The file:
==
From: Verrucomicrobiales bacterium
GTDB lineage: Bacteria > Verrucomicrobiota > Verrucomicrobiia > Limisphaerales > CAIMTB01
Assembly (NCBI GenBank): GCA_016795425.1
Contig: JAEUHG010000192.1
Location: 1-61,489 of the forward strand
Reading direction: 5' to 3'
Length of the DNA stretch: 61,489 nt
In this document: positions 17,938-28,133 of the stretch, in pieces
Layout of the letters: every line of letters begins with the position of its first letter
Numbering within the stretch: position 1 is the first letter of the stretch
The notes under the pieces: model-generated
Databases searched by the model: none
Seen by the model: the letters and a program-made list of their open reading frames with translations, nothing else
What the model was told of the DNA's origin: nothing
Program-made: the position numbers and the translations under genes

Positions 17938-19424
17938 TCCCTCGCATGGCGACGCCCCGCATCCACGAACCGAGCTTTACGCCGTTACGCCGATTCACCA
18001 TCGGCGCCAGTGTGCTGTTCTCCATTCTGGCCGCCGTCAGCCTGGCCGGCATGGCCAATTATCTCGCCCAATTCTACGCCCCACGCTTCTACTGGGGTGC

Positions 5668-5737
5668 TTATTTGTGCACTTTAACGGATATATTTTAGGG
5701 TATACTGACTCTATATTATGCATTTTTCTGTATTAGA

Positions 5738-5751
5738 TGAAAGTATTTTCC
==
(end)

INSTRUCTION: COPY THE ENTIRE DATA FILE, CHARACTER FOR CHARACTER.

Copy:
From: Verrucomicrobiales bacterium
GTDB lineage: Bacteria > Verrucomicrobiota > Verrucomicrobiia > Limisphaerales > CAIMTB01
Assembly (NCBI GenBank): GCA_016795425.1
Contig: JAEUHG010000192.1
Location: 1-61,489 of the forward strand
Reading direction: 5' to 3'
Length of the DNA stretch: 61,489 nt
In this document: positions 17,938-28,133 of the stretch, in pieces
Layout of the letters: every line of letters begins with the position of its first letter
Numbering within the stretch: position 1 is the first letter of the stretch
The notes under the pieces: model-generated
Databases searched by the model: none
Seen by the model: the letters and a program-made list of their open reading frames with translations, nothing else
What the model was told of the DNA's origin: nothing
Program-made: the position numbers and the translations under genes

Positions 17938-19424
17938 TCCCTCGCATGGCGACGCCCCGCATCCACGAACCGAGCTTTACGCCGTTACGCCGATTCACCA
18001 TCGGCGCCAGTGTGCTGTTCTCCATTCTGGCCGCCGTCAGCCTGGCCGGCATGGCCAATTATCTCGCCCAATTCTACGCCCCACGCTTCTACTGGGGTGC

Positions 5668-5737
5668 TTATTTGTGCACTTTAACGGATATATTTTAGGG
5701 TATACTGACTCTATATTATGCATTTTTCTGTATTAGA

Positions 5738-5751
5738 TGAAAGTATTTTCC